Although I did not attend the “From Print to Pixels” event, I am fascinated by the influence of technology and emerging media on culture and long-held customs. A recent theme in my studies involves contemplating the possibility of reconciling global issues with the advent of technology, so I appreciate Jennifer relating her experience and skepticism about emerging technologies in the book publishing world.
Everything is changing, but right now we live in a world that is adapted to producing and consuming information the old-fashioned way. Even though many people are concerned and distrustful about emerging media platforms, we still find these new technologies beginning to pervade our culture and commerce. I think because the digital shift is all-pervasive and simultaneously uncertain, we find it difficult to consign ourselves entirely to its pretenses. Obviously, remembering to bring one e-reader with you is easier than remembering to bring four or five books, but what’s the catch? There’s always a catch when it comes to technology.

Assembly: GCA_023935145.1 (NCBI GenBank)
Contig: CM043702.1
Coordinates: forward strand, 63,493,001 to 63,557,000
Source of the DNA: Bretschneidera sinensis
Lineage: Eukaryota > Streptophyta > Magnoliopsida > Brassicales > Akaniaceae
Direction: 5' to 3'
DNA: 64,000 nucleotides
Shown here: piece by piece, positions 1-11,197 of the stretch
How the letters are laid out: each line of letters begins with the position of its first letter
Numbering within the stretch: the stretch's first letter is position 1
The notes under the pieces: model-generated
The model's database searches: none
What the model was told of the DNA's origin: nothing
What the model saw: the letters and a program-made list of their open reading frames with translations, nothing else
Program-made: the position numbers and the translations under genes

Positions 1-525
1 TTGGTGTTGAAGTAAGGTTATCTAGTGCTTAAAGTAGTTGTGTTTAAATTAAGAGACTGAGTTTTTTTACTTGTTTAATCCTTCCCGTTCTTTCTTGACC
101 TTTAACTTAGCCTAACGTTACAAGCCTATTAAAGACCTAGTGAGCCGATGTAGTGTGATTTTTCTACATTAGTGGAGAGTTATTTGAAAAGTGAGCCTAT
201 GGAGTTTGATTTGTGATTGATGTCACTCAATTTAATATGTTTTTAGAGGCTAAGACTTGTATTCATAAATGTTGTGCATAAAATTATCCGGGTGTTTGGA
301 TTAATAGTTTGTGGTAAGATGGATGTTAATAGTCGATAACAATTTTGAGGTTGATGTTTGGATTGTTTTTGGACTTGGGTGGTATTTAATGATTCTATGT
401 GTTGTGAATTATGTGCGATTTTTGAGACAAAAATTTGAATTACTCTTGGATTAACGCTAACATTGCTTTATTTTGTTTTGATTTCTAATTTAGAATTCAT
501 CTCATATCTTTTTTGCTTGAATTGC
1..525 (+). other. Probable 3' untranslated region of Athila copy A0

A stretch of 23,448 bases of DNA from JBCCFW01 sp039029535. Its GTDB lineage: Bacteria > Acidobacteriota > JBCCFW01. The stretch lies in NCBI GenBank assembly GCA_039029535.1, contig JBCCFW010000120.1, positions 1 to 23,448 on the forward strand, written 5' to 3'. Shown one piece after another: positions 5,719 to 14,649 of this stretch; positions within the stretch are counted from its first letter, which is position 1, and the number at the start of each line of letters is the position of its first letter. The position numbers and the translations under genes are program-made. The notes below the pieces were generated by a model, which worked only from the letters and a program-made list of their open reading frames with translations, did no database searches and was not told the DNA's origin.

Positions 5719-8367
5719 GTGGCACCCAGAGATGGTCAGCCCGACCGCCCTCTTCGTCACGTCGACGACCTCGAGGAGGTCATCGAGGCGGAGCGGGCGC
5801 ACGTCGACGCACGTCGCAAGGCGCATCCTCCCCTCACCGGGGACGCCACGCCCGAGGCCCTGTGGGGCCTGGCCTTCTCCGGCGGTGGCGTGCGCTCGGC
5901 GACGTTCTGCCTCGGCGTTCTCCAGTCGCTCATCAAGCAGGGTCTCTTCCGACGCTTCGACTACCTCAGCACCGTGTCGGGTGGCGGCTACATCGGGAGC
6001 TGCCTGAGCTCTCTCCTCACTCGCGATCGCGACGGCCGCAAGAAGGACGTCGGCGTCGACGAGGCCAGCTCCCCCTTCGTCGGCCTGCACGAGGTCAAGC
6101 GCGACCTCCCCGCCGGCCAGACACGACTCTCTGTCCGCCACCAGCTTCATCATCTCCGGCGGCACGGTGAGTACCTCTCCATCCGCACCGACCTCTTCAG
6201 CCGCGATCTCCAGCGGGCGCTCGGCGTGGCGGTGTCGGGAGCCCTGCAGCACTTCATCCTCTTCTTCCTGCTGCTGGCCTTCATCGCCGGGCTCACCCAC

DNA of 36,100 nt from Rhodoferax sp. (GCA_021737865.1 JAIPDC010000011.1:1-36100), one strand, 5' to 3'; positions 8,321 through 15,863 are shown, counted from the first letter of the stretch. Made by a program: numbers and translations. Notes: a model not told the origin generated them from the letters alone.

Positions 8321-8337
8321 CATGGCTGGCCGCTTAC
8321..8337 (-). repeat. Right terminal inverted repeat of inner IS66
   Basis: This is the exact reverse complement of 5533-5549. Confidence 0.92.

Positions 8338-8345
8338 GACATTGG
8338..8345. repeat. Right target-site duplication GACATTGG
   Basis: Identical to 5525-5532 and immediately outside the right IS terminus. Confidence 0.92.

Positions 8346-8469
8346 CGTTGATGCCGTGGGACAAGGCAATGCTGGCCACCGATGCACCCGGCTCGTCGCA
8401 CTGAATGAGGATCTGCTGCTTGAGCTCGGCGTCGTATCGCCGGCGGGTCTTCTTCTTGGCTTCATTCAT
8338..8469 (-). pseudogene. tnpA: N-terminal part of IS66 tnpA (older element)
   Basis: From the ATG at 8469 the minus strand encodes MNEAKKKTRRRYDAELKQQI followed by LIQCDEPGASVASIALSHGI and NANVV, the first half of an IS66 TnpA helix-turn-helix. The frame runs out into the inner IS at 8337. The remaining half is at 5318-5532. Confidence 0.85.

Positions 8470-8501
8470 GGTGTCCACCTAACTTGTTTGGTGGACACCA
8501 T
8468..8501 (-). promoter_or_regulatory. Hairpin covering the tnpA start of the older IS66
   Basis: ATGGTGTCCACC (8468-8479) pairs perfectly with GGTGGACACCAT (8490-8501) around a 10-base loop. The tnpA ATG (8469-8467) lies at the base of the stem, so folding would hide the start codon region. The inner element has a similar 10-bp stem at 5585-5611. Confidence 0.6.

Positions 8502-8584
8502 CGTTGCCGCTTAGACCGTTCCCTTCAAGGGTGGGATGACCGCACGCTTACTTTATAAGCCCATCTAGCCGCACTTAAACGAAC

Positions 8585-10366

It seems like people keep finding out the hard way that technology creates more problems than it solves. You might be able to buy all the classics as e-books, even some text books are moving to e-books, but some smart people don’t need to buy an e-reader to know that it probably won’t solve all your book problems, and it might in fact give you new book problems. This is the uncertainty of emerging technologies.
Someday, we might look back on e-readers and e-books as just another antiquated technology relegated to the museum archives. And, by that time, who knows what we will think of books. But until then, we have a fascinating voyage ahead of us, filled with amazing new inventions and innovative technological solutions. The Espresso Book Machine v. E-readers is one example, and another example is Facebook marketing and the new models of publication requiring authors to maintain a platform and personal investment in their work. All this delineates the landscape of the digital shift. The digital shift transforms industry, reshapes the economy, and creates a new reference point for future generations.
Of course, this begs the question that Jennifer pointed up in her post: Is this digital shift a good thing or a bad thing, and how could we really know?